synEDGY has been bringing all sorts of flames our way and we are indeed getting the content we signed up for.
Monochrome took some time out to get a life update from Namibian fashion designer and founder of snyEDGY.
What is it like being one of Namibia’s favourite designers?
It is surreal! When I decided to launch synEDGY, I wanted to create work that fuels my creativity, work that I personally could relate to and see that Namibian fashion enthusiasts love my brand is truly amazing and I am so grateful.
What keeps you going as a fashion designer in Namibia?
The need to create. I love creating, I am never happy when I am not creating, whether it’s sketching, mood boarding or stitching, I always need to be part-taking in some sort of design process.
Let’s talk about your recent work. What inspired the mini collection?
This body of work is a representation of our quintessential woman, who is both stylish and confident, yet daring and sultry. The work is opulent and encompasses all qualities of a Namibian woman; classy, empowered and ready to take on the world. SynEDGY prides itself with quality, high-end garments and this body of work is not only a depiction of that but also, that of its core value which is a collaboration, hence the team that worked behind this campaign.
Who are some of the people you are working with right now? (Photographers, MakeUp Artists, Stylist etc)
I have worked with incredible Namibia talents on this campaign. Bobby Kaanjosa is the Director and Founder of Pageant Girls by Bobby K, he came on board as the official stylist and director for this particular campaign, Renate Shikongo of Renate’s Art is a makeup artist and overall creative, she came on board as the official makeup artist, with assistance from Malu Da Silva, Jonathan Paulus of Ino Photography was the official photographer, who shot our muses Elizabeth Valomboleni and Jessica Ramires who have years of modelling experience.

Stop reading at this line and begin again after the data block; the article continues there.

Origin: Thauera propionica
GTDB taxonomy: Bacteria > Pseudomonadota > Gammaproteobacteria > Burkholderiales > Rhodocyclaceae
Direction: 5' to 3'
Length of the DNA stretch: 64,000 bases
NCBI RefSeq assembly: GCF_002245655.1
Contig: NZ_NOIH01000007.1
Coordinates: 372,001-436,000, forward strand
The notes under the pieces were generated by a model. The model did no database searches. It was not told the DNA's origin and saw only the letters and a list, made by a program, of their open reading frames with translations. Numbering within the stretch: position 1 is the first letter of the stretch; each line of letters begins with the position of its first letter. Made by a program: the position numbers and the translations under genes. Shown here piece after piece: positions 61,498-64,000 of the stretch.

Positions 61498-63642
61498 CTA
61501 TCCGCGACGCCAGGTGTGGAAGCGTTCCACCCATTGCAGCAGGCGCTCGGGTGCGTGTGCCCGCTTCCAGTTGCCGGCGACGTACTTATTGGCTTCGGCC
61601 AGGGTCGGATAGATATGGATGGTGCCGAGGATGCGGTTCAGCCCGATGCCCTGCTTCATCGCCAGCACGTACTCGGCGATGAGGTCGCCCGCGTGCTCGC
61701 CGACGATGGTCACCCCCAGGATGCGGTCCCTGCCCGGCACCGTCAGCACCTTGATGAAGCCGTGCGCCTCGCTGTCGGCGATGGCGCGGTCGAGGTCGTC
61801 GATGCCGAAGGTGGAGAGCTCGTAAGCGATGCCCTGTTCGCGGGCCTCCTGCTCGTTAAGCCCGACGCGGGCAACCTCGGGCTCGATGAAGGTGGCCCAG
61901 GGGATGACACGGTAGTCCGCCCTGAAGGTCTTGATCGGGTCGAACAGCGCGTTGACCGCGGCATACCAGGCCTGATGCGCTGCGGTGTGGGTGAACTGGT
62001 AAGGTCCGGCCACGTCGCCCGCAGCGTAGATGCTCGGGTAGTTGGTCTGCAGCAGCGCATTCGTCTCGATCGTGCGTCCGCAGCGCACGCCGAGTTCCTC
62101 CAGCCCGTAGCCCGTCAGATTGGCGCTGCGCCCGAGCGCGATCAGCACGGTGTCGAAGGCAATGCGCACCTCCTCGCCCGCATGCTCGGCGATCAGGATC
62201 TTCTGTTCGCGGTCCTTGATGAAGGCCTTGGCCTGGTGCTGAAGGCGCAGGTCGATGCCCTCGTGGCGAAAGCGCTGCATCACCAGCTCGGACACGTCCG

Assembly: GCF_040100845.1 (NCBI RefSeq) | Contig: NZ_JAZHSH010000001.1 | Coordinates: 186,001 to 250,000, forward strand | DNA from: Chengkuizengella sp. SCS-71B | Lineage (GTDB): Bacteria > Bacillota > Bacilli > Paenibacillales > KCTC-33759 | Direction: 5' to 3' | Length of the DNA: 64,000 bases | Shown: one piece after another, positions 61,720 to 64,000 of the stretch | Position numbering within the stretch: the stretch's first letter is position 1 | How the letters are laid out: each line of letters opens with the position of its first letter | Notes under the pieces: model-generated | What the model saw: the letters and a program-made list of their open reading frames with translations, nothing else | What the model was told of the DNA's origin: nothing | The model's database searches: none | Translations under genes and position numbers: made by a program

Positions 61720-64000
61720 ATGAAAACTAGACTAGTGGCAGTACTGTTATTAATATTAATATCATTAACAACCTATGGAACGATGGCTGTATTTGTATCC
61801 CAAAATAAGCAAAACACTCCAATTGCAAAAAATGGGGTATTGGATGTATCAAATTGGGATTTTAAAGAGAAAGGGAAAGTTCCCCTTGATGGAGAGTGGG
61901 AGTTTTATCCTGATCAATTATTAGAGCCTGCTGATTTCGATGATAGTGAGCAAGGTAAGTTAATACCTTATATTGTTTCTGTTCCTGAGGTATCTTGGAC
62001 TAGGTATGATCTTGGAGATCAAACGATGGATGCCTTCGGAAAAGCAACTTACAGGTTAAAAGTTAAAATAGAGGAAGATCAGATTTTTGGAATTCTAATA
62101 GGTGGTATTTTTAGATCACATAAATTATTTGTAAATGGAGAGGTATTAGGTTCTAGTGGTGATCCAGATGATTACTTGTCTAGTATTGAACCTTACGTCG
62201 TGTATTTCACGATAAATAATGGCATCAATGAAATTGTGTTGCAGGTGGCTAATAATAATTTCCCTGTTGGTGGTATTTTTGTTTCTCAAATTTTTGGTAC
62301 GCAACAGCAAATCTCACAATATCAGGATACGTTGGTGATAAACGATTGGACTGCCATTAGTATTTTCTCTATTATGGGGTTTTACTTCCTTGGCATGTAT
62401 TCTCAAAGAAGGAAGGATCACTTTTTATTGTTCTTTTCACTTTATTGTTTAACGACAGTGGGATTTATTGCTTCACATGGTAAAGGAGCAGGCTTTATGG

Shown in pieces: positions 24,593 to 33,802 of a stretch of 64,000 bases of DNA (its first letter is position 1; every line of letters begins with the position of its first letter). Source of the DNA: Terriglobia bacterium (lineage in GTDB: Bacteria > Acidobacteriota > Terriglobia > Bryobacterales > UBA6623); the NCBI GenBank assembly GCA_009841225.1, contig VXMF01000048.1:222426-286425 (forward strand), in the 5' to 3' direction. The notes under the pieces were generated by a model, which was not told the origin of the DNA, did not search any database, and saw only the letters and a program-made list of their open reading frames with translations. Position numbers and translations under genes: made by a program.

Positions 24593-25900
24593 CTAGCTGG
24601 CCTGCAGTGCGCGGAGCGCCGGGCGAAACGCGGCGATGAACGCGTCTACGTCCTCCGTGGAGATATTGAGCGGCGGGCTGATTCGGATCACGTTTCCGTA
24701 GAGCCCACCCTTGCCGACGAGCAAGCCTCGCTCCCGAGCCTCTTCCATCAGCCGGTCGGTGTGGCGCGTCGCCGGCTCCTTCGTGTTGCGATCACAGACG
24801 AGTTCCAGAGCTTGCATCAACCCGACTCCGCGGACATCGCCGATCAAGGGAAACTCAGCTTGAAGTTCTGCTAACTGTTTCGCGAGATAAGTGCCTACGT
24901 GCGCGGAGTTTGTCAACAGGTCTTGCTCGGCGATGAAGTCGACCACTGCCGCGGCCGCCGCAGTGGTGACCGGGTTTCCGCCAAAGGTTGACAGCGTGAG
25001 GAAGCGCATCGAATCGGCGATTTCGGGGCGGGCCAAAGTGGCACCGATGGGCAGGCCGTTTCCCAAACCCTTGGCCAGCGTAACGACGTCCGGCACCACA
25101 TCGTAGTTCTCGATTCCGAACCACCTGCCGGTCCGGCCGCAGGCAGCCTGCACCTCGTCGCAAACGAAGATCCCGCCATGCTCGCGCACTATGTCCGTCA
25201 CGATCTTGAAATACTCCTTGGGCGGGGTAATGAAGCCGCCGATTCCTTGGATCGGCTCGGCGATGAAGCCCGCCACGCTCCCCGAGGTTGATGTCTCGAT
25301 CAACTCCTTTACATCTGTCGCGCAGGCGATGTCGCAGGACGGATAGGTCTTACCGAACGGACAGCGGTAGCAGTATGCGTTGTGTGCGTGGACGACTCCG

Let’s say you could travel back in time to one fashion era, where would you end up? What did you like about that period?
Definitely the swinging 60s. This era was very chic and symbolic, everything was very clean, streamlined and classy, think Audrey Hepburn and Grace Kelly. I also live for the 70s disco era. The colours were electrifying, the silhouettes more playful and the overall energy was impeccable.
Who did you look up to in the fashion world when you realised you have a passion for fashion?
I think most of us looked up to African fashion designer for inspiration, because of the close proximity. I particularly love David Tlale and having met him really sealed the deal for me. Otherwise, I love Lebanese designers for their impeccable eye for intricate detail.
Who is your all-time favourite Namibian design, or designer?
We have incredible designers here at home, Namibians our in their own league and I’m happy to see the Namibian fashion industry growing. I look to most of them for inspiration and it’s so difficult to pinpoint one specific design or designer. I love the Namibian fashion industry.
When you design something, what are the key question you need to be answered to turn a vision into a real masterpiece?
When I am designing, these are the questions that quite my mood board:
Who am I designing for?
What do they like?
After I answer these two questions, I then follow up with the following questions, that dictate the ultimate feel of the garment:
What is the occasion?
What is the season?
What is the silhouette of the garment?
What colour do I use?
What fabric will be appropriate for the garment?
I eventually design something that combines all these elements and pray that both the client and potential client love the work.
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